(Jorgen Angel/Redferns – courtesy of Pitchfork)
Have you ever noticed that the snare drum never quite hits usually in “Sunshine Of Your Love”? Maybe you have; Ginger Baker never would have assumed that you would expect something like that, given the circumstances. Circumstance is everything, and what you don’t notice can alternately end up killing you, or being the very reason you feel love.
Baker, best known as the drummer of Cream, passed away on Sunday at the age of 80. Anger and belligerence are as key to his story as they are to those of his dairy bandmates’, and Baker was perhaps the most prominent person that enabled the expansion of what we thought a rock trio could be. Getting Jack Bruce to run through a fuzz box helped, sure; throwing Ginger Baker as many drums and cymbals as he could handle, though, was the key revelation to tying the British blues rock push together.
(Public domain, hopefully? Let us know if this is a problem)
After the fact, he would simply refer to the performance as “beautiful” in an attempt to deflect accusations of controversy in the face of a divided nation. A few months after that, around the change of the calendar, he would roll out his true protest, the finest electric guitar symphony ever conceived, in what would end up being the only showcase for his talents that were actually on his terms. He would be dead within the year, nobody the wiser.
But in this moment, at 9 am the morning after the damn thing was supposed to end on the saturated grounds that were never as good as they looked on film long after the fact to the millions upon millions who were nostalgic for something that never was, he was free. He hoped only for as much as that for everyone else. Fifty years ago today, at right around the time this post is publishing, Jimi Hendrix played the longest set of his career at Woodstock, a sloppy, convoluted mess which nevertheless gave us an interpretation of “The Star-Spangled Banner” that has confounded and inspired ever since.
AP Photo/Kevork Djansezian
Unlike His Royal Badness himself, it came suddenly. A text message, then two, a tweet here, a trending Facebook post there, and then it was clear: As TMZ first reported, Prince Rogers Nelson, the ageless king, and queen, of your favorite musical style, had passed away suddenly at the age of 57. As the man himself once sang, everybody wants salvation, but we here at Tuesdays With Horry can’t (knowingly) give you that, so we’ve pieced together a few memories and thoughts on this diminutive genius who was larger than us all. Dig, if you will, our picture.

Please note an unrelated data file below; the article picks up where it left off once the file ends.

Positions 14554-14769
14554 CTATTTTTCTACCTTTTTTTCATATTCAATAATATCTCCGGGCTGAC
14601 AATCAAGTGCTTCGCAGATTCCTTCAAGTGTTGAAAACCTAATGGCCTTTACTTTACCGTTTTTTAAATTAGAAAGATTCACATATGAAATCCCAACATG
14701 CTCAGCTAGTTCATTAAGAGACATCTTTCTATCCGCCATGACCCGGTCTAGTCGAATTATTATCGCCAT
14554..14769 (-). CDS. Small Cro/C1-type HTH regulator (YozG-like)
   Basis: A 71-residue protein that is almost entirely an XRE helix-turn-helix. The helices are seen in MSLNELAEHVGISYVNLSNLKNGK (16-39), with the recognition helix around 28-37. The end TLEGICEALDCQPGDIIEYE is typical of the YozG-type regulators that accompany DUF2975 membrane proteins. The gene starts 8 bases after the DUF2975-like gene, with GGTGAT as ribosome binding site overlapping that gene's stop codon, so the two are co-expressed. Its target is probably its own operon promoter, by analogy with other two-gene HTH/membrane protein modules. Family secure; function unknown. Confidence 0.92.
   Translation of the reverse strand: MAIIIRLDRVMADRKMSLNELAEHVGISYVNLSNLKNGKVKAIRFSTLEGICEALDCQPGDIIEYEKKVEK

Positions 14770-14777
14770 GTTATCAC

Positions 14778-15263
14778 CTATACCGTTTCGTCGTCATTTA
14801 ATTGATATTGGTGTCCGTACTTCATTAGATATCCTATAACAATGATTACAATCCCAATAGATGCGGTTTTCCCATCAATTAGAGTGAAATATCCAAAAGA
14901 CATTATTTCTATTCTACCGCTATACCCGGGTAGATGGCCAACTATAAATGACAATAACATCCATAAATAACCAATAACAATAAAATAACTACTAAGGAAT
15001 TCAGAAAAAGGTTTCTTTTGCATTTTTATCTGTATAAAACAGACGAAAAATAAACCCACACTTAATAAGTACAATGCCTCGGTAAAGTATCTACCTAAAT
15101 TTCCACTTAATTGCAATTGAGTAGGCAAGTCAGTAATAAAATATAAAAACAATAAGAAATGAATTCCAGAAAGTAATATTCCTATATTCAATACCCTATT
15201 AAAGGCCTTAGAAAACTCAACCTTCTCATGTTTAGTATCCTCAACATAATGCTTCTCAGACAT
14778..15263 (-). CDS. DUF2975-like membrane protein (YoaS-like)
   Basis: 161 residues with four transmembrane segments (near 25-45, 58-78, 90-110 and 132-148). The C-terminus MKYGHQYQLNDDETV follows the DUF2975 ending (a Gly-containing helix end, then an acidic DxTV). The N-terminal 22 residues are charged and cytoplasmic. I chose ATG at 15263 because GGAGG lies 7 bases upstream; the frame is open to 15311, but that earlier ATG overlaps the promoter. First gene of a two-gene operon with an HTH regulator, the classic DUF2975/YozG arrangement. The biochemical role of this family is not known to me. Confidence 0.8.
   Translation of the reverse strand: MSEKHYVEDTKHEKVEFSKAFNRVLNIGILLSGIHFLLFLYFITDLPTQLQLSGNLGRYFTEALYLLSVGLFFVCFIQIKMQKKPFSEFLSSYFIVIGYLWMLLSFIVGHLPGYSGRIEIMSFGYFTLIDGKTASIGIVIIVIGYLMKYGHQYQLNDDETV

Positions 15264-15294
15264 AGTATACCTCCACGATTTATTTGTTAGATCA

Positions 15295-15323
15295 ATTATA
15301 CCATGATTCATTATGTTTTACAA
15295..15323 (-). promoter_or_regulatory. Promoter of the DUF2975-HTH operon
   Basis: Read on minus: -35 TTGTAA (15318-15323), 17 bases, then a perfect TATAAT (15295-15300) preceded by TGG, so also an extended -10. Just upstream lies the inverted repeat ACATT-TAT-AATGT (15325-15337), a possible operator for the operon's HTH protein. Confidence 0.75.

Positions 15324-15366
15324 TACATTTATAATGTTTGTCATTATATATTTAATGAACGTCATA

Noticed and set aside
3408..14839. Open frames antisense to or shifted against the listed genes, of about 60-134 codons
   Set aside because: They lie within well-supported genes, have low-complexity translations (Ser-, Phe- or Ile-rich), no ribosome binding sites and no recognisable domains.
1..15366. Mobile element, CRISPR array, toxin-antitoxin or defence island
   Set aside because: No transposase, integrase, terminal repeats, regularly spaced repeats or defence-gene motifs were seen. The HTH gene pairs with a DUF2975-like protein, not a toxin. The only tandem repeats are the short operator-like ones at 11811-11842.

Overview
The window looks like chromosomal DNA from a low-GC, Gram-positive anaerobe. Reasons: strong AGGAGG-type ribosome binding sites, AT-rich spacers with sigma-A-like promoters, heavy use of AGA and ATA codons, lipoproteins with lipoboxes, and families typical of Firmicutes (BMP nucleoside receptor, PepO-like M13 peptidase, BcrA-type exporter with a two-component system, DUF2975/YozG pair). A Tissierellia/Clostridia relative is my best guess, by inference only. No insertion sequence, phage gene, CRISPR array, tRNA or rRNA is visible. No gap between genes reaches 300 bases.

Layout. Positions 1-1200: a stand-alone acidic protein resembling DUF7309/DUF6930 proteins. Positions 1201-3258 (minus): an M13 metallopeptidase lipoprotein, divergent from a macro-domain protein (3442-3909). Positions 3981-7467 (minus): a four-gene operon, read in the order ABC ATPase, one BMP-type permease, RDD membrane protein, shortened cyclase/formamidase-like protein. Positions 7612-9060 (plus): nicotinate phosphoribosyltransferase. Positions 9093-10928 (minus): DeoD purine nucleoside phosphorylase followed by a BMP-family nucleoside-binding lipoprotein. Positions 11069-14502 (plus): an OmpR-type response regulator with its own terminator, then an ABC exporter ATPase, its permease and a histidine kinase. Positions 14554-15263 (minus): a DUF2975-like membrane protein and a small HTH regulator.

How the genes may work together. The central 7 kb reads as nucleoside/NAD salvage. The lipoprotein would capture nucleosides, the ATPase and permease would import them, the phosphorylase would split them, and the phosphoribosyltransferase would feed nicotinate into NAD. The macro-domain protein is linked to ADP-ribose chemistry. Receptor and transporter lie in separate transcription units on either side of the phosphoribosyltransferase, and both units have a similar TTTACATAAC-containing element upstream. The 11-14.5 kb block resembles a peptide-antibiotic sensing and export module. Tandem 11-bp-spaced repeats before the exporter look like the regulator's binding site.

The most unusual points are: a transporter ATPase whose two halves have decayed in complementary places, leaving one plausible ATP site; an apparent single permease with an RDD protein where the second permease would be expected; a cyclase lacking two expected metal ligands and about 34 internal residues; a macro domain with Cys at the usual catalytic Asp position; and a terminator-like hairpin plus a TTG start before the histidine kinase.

Last Saturday night, a couple of us trekked all of a mile down the road to a bar with a stage, paying $10 ($12.50 with service fees) to see three artists perform. One of those artists, one Natalie Prass, took the collective breath out of Snug Harbor in Charlotte, North Carolina, inspiring such admiration that we had to get on G-Chat and gab about it Monday afternoon. What follows is a transcript of that conversation, edited for grammar, clarity and unnecessary buffoonery.
Flying Lotus performing at the 2012 Bonnaroo Music & Arts Festival
The idea of a producer/composer as we now know it is something that two decades ago might have seemed unnecessary or excessive. The rise of DJs as actual musicians rather than jukebox heroes, people who create rather than simply derive, has powered this century toward an electronically-driven, hyper-evolving state in which genres become all but irrelevant. People like Aphex Twin and DJ Shadow blazed a trail for computer-programmed, beat-driven music that incorporates samples and drum machines in experimental capacities. A flood of noise precedes a few identical bars before one element changes, soon leading to a fire sale of sound exchanged for something entirely different.
To call Steven Ellison, better known as Flying Lotus, simply a DJ is to miss the mathematical beauty behind the cacophonous waves he creates. On his first four LPs, as well as the handful of mixtapes and EPs in between, he explored rippled soundscapes which tore through the listener’s consciousness so quickly and maniacally that there was hardly time to breathe. On his latest release, You’re Dead!, Ellison finds himself delving further into the infinite influences which have surrounded him since childhood and molded the 30-year-old’s long view.